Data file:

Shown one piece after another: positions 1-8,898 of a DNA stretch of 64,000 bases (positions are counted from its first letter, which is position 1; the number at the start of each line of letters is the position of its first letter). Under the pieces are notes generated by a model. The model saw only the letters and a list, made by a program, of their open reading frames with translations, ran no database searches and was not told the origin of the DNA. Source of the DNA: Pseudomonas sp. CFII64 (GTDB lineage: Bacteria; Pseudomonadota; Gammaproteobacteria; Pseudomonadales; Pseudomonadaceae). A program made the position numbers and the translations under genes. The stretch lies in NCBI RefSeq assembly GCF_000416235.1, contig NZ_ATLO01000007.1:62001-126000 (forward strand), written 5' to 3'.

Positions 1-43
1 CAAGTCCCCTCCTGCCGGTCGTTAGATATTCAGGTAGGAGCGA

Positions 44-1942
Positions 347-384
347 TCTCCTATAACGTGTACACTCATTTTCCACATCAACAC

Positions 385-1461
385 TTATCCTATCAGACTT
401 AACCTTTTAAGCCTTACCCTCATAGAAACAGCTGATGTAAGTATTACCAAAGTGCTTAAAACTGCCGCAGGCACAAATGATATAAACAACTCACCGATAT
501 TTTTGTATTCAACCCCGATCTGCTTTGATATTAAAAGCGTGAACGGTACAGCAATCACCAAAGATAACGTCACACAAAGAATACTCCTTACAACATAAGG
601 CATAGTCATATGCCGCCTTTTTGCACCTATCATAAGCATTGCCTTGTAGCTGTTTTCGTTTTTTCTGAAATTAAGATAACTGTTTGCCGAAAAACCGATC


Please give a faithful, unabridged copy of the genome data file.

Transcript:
Shown one piece after another: positions 1-8,898 of a DNA stretch of 64,000 bases (positions are counted from its first letter, which is position 1; the number at the start of each line of letters is the position of its first letter). Under the pieces are notes generated by a model. The model saw only the letters and a list, made by a program, of their open reading frames with translations, ran no database searches and was not told the origin of the DNA. Source of the DNA: Pseudomonas sp. CFII64 (GTDB lineage: Bacteria; Pseudomonadota; Gammaproteobacteria; Pseudomonadales; Pseudomonadaceae). A program made the position numbers and the translations under genes. The stretch lies in NCBI RefSeq assembly GCF_000416235.1, contig NZ_ATLO01000007.1:62001-126000 (forward strand), written 5' to 3'.

Positions 1-43
1 CAAGTCCCCTCCTGCCGGTCGTTAGATATTCAGGTAGGAGCGA

Positions 44-1942
Positions 347-384
347 TCTCCTATAACGTGTACACTCATTTTCCACATCAACAC

Positions 385-1461
385 TTATCCTATCAGACTT
401 AACCTTTTAAGCCTTACCCTCATAGAAACAGCTGATGTAAGTATTACCAAAGTGCTTAAAACTGCCGCAGGCACAAATGATATAAACAACTCACCGATAT
501 TTTTGTATTCAACCCCGATCTGCTTTGATATTAAAAGCGTGAACGGTACAGCAATCACCAAAGATAACGTCACACAAAGAATACTCCTTACAACATAAGG
601 CATAGTCATATGCCGCCTTTTTGCACCTATCATAAGCATTGCCTTGTAGCTGTTTTCGTTTTTTCTGAAATTAAGATAACTGTTTGCCGAAAAACCGATC